Ever taken any ‘medication’ to feel better, or even as a prophylactic to avoid the onset of a condition that will make you feel less than good? And most times it does help, doesn’t it? So then what about a pill that will help you to be ‘moral’ and stay away from stuff that will cause pain and distress to others and also possibly avoid any confrontation with the law? Think of the implications: less pain and distress, jails will be virtually empty, law enforcement would be virtually redundant and there would be a whole lot less stress polluting the vibrational fields. Java thinks it is a great idea.

Sean Spence, Professor of General Adult Psychiatry at the University of Sheffield, argues that, “A responsible person, a moral agent, takes account of their future behavior and its likely impact on others. Such an agent may choose to influence their future by exogenous means. If so, Pharmacology might help them to do this.” You could check it out more substantially here .

Most of us have already heard of, if not tried, ‘smart pills’ – ‘medication’ that helps enhance memory, makes us be sharper in the mind and makes us feel good about the condition the effects have. Also known as ‘brain boosters’ or, to use the preferred pharmaceutical term, ‘cognitive enhancers’, proponents of ‘smart drugs’ cite that they can increase mental energy, concentration and alertness, which in turn would help you to do better in school or at work, improve your ability to solve problems, improve your memory and increase your intelligence. There are many types of different ‘smart drugs’ on the market, but controversy exists as to whether they are everything they are promoted to be, or if it is more hype than the ‘real thing’, which is said by some to be still in the process of being tested and not yet available.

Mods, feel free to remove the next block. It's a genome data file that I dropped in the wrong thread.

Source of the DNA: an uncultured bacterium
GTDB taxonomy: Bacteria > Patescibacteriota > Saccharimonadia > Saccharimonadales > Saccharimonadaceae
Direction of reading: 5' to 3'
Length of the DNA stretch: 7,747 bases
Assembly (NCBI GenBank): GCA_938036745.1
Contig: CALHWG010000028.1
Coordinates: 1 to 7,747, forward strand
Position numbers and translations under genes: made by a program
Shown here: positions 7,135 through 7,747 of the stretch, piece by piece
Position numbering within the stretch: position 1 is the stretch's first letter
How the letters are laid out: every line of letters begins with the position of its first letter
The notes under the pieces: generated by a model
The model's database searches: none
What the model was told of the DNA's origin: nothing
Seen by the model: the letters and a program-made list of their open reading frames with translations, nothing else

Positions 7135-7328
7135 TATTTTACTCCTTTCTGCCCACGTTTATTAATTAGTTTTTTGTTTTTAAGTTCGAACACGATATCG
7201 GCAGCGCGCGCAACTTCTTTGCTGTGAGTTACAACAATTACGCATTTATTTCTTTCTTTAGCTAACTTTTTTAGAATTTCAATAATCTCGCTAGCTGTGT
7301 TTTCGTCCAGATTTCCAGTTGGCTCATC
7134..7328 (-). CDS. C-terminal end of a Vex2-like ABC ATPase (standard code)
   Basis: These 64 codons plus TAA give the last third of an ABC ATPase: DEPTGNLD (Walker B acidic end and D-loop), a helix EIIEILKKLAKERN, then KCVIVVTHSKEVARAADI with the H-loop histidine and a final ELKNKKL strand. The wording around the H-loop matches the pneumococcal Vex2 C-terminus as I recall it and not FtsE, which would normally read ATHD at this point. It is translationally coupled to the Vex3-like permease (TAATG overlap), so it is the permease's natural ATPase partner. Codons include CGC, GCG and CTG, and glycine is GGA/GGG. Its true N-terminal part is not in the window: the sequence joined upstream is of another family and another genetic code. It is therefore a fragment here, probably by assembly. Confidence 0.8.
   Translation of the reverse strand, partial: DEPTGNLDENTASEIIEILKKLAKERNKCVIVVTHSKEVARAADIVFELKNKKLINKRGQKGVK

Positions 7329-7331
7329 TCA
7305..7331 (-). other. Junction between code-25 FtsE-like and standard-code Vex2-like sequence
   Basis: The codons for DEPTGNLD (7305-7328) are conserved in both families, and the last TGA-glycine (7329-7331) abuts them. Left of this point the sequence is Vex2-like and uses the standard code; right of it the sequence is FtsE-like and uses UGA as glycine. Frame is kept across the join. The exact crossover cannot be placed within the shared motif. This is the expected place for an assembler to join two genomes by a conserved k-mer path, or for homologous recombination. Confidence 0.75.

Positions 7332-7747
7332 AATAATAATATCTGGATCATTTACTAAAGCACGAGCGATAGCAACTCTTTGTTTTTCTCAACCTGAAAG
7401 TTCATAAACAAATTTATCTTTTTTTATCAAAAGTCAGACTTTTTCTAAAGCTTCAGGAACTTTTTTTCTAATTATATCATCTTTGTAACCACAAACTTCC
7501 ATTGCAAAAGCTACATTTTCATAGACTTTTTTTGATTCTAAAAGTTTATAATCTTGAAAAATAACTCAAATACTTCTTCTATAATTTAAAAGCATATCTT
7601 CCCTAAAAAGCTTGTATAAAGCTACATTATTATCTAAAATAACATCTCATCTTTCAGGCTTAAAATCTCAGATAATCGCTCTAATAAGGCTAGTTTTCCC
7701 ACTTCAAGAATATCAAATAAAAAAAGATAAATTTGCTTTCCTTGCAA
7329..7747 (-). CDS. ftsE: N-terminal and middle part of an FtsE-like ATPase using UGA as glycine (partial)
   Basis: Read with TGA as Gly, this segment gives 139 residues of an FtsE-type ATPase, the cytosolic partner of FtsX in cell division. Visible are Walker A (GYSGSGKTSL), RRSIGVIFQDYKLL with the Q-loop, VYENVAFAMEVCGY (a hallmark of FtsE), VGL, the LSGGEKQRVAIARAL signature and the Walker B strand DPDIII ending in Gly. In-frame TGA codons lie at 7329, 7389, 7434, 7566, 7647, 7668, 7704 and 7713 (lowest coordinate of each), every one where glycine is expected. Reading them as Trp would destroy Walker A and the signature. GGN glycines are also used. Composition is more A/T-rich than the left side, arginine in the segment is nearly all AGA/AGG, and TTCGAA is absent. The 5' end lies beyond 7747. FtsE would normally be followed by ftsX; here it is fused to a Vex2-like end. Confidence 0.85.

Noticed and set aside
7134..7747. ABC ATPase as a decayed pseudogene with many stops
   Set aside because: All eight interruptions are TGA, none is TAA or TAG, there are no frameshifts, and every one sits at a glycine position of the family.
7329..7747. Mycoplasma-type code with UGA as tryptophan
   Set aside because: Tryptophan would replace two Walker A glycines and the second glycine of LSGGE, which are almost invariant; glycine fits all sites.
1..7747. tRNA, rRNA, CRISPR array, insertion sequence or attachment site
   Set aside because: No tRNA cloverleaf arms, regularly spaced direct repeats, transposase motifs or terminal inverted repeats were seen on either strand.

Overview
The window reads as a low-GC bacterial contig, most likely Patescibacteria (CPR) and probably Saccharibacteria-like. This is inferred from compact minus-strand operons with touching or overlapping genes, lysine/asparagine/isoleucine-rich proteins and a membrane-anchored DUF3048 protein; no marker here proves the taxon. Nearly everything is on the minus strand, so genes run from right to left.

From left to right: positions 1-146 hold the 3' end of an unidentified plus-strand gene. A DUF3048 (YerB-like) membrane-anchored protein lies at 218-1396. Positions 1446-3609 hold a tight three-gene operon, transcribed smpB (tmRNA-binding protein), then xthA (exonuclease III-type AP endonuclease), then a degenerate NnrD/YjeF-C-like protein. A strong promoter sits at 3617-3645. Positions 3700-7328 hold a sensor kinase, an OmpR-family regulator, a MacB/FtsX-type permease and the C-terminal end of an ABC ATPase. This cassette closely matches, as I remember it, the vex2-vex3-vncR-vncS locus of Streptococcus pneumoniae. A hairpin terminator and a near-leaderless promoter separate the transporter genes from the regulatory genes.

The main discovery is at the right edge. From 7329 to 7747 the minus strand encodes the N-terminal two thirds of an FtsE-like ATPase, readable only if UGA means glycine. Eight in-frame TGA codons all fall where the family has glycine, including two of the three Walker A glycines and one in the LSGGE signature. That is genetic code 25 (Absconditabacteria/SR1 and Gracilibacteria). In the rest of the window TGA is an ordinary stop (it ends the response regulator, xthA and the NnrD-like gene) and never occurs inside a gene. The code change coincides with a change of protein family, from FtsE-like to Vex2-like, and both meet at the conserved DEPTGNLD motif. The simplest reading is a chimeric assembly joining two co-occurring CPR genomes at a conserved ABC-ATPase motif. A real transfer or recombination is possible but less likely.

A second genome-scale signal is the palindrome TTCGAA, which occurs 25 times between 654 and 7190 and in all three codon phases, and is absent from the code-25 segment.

Be that as it may, it appears that a pill that will be able to make folk ‘moral’ is on the cards – at least in the conceptual stage, if not further down the line. And so the question is whether this development will be beneficial to the human race. Think about it for a while, putting your self in the hypothetical position of one who is considering using this drug. Of course you would have to gauge the degree of your immorality, and this in turn would depend on what exactly you would deem to be immoral. Religions have their own versions – like Christians have the Ten Commandments and Buddhists, the Eightfold Path – so although most of these ‘codes of conduct’ for morality exist for followers of these faiths, few of the believers actually follow them to the letter. And then, for some of these believers, guilt or fear sets in, bringing about elevated levels of stress and a series of other resulting repercussions – none of them ‘beneficial’ to the well-being of the individual or to those in that immediate environment.

Then there are the compulsive criminal types whose moral codes don’t even kick in when they are overcome with the desire to snatch a purse, rape someone or even order mass murder, for which I’m sure most would agree that treatment with ‘morality’ drugs would be in everyone’s best interests. This is where the scenario of hugely reduced criminal activities comes about, and with it, a major shift in societal problems. Wars and other acts of aggression would be things of the past – given the circumstances where ‘morality pills’ would be mandatory for all. The implications are myriad and if the drugs are all they are hyped up to be, we would be living in a totally different world, where ‘sin’ would not exist.

All this, however, would ultimately depend on your definition of ‘morality’, for, culturally speaking, what is accepted as ‘moral’ in some societies are believed to be ‘immoral’ in others.

Anyway, there’s a whole lot of food for thought here, so if you have any ideas – feel free.